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disconsolate husband, and afflicted parent. O that her unhappy departure from thee, may be made the providential event in thy wise hands, of bringing them near to thy blessed self, that all of them, being united to thee, may feel the restoration of that endearing union towards each other, which is the happy privilege of all those who have been blessed with thy love, and tasted of thy salvation. Grant this, most merciful Father, alone for thy Son's sake, our most gracious Mediator and compassionate Redeemer. Amen.

[After this prayer, Mrs. Chipman, as a guilty culprit to the place of confinement, departed with Edward to the Golden Lion; Mr. Lovegood retired to his study to write to Mr. Reader, and Mr. Worthy went home to Brookfield Hall.]

DIALOGUE XIX.

MR. WORTHY AND MR. LOVEGOOD.

THE STORY OF MRS. CHIPMAN CONTINUED.

THE day following, Mr. Lovegood waited on Mr. Worthy with the letter designed for Mr. Reader; this, in course, having met with his approbation, was immediately sent by the post to the disconsolate parent of the unhappy Mrs. Chipman. A copy of which I have have next to present before the reader :

SIR,

"Though I truly sympathize with you in the grief you must have sustained, by the unhappy elopement of your daughter from her husband: yet, I can bless our most merciful God, that I have it in my power to relate to you a circumstance, which I trust, will be a considerable alleviation of your distress. Sir Charles Dash, by whom your daughter was most cruelly seduced, thought proper to rest a few days in the pleasant vale, in which our village is situated in his way to Newmarket. During his stay here, I fear no better principle than mere curiosity led him to the Church. In the progress of my duty, being Minister of the Parish, that chapter was providentially read, in which are these words, "Whoremongers and adulterers God will judge ;" and in the course of my sermon, without knowing any thing of the characters who attended, I made some observations,

which have been so impressed upon her mind, as to produce, I humbly trust, that "repentance which will never be repented of."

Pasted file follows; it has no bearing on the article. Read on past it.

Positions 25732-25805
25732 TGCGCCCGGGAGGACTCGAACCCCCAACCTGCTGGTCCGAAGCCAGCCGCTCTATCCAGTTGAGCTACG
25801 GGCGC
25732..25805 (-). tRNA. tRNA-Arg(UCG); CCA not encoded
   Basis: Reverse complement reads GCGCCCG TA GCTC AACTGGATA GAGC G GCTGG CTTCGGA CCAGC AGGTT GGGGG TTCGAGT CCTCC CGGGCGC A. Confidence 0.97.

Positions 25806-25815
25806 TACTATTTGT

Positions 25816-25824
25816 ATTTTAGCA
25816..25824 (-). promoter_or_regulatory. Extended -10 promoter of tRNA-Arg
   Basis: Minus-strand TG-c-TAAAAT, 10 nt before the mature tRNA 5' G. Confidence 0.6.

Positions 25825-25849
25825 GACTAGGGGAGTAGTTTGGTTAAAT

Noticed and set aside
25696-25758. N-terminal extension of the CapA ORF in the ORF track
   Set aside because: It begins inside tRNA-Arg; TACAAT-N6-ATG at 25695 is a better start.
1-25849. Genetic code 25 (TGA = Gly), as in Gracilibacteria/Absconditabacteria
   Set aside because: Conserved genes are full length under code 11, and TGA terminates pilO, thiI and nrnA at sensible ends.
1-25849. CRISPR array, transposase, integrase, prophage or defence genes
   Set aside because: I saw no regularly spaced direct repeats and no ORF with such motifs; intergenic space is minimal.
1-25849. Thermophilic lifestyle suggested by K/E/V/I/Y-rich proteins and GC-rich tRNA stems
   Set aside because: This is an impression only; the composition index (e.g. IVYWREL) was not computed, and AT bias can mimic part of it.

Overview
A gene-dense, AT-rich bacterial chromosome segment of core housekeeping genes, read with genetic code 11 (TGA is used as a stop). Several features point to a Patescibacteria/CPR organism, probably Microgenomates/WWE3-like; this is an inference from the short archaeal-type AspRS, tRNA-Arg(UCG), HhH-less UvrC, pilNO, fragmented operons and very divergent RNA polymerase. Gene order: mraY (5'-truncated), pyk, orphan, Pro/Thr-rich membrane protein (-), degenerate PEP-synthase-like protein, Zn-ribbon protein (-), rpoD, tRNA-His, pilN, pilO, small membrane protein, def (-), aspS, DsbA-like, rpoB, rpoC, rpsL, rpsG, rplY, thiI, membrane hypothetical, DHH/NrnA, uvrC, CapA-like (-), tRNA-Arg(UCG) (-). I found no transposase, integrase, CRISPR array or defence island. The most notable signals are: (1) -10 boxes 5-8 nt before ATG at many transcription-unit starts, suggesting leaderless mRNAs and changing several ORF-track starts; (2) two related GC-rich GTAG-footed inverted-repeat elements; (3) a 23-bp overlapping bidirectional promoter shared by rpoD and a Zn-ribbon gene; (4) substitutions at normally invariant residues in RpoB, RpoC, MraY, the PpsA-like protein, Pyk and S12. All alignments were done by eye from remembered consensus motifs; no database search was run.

"After being thus convinced of her evil conduct, she soon became the object of perfect hatred to the man, by whom she had been so treacherously misled ; d; and he has now most unmercifully left her, a stranger, in a strange country, scarcely with a shilling for her subsistence. Such have been the effects of his brutal love, and such the unhappy state to which your daughter has been thereby reduced. One alleviation however, of her sufferings is, that she is in the hands of those, who having obtained mercy from God our Saviour themselves, love to manifest the same to others. A most respectable gentleman, of my Parish, and of an ample fortune, and a liberal mind, has for the present, engaged to supply her wants, and has employed me to enter into this correspondence with you, that we may know how far it will be practicable again to restore her to her family connections. She has already communicated to us, the principal circumstances of her former situation in life; and while justice demands it of ine, I am happy to observe, that it is impossible for any one to discover greater tenderness of mind, or deeper contrition of spirit. She cannot speak of you, dear Sir, but a flood of tears immediately bursts from her eyes, while she execrates her vile ingratitude to the best of parents, and a parent also, whose family afflictions have been so severe. The like character she also gives of her affectionate, and attentive husband; and has not language to express, how she abhors herself, for grieving the heart of one so worthy of her affections, for the sake of another in every point of view, so worthless and vile. Being myself both a husband and a father, I know what I must have felt, had it been my unhappy lot, to have met with such an affictive dispensation in my family. It is therefore, with the greatest tenderness, that I can sympathize But dear Sir, may I hope and trust, that